The East-West confrontation over Ukraine, which led to Moscow’s annexation of Crimea but long predated it, is potentially the worst international crisis in more than fifty years—and the most fateful. A negotiated resolution is possible, but time may be running out.
A new Cold War divide is already descending in Europe—not in Berlin but on Russia’s borders. Worse may follow. If NATO forces move toward Poland’s border with Ukraine, as is being called for in Washington and Europe, Moscow is likely to send its forces into eastern Ukraine. The result would be a danger of war comparable to the Cuban missile crisis of 1962.
Even if the outcome is the nonmilitary “isolation of Russia,” today’s Western mantra, the consequences will be dire. Moscow will not bow but will turn, politically and economically, to the East, as it has done before, above all to fuller alliance with China. The United States will risk losing an essential partner in vital areas of its own national security, from Iran, Syria and Afghanistan to threats of a new arms race, nuclear proliferation and more terrorism. And—no small matter—prospects for a resumption of Russia’s democratization will be terminated for at least a generation.
Why did this happen, nearly twenty-three years after the end of Soviet Communism, when both Washington and Moscow proclaimed a new era of “friendship and strategic partnership”? The answer given by the Obama administration, and overwhelmingly by the US political-media establishment, is that President Vladimir Putin is solely to blame. The claim is that his “autocratic” rule at home and “neo-Soviet imperialist” policies abroad eviscerated the partnership established in the 1990s by Bill Clinton and Boris Yeltsin. This fundamental premise underpins the American mainstream narrative of two decades of US-Russian relations, and now the Ukrainian crisis.
But there is an alternative explanation, one more in accord with the facts. Beginning with the Clinton administration, and supported by every subsequent Republican and Democratic president and Congress, the US-led West has unrelentingly moved its military, political and economic power ever closer to post-Soviet Russia. Spearheaded by NATO’s eastward expansion, already encamped in the former Soviet Baltic republics on Russia’s border—now augmented by missile defense installations in neighboring states—this bipartisan, winner-take-all approach has come in various forms.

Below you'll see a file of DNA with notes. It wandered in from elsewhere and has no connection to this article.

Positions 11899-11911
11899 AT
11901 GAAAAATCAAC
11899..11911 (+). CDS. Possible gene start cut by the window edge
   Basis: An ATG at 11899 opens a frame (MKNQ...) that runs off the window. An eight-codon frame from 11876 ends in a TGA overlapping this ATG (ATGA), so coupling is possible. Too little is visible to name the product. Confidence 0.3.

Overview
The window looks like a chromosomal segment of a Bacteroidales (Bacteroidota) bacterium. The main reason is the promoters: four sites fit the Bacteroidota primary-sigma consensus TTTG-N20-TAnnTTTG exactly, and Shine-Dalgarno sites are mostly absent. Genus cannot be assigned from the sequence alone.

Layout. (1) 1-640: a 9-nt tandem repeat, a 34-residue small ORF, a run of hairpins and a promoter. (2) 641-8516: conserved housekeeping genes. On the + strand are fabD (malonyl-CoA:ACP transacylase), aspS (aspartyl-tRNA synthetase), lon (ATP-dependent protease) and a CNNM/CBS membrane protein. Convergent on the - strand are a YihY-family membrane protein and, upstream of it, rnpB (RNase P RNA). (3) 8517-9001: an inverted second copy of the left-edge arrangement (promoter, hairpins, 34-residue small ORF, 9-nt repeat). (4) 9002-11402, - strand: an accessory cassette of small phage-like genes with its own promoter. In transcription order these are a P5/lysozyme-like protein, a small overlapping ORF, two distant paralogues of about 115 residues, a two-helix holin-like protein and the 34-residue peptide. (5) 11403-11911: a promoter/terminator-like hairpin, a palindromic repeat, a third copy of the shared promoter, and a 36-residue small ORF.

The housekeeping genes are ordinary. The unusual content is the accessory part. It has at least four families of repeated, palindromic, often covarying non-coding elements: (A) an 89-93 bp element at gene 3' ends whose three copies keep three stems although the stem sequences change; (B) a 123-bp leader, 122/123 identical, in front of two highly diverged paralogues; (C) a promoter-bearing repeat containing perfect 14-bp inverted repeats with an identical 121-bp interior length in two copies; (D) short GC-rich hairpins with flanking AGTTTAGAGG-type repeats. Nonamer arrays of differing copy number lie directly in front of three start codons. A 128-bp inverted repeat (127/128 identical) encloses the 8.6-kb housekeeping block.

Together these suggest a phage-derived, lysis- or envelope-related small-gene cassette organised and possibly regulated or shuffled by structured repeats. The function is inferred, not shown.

They include US-funded “democracy promotion” NGOs more deeply involved in Russia’s internal politics than foreign ones are permitted to be in our country; the 1999 bombing of Moscow’s Slav ally Serbia, forcibly detaching its historic province of Kosovo; a US military outpost in former Soviet Georgia (along with Ukraine, one of Putin’s previously declared “red lines”), contributing to a brief proxy war in 2008; and, throughout, one-sided negotiations, called “selective cooperation,” which took concessions from the Kremlin without meaningful White House reciprocity and followed by broken American promises.
All of this has unfolded, sincerely for some proponents, in the name of “democracy” and “sovereign choice” for the many countries involved, but the underlying geopolitical agenda has been clear. During the first East-West conflict over Ukraine, occasioned by its 2004 “Orange Revolution,” an influential GOP columnist, Charles Krauthammer, acknowledged, “This is about Russia first, democracy only second…. The West wants to finish the job begun with the fall of the Berlin Wall and continue Europe’s march to the east…. The great prize is Ukraine.” The late Richard Holbrooke, an aspiring Democratic secretary of state, concurred, hoping even then for Ukraine’s “final break with Moscow” and to “accelerate” Kiev’s membership in NATO.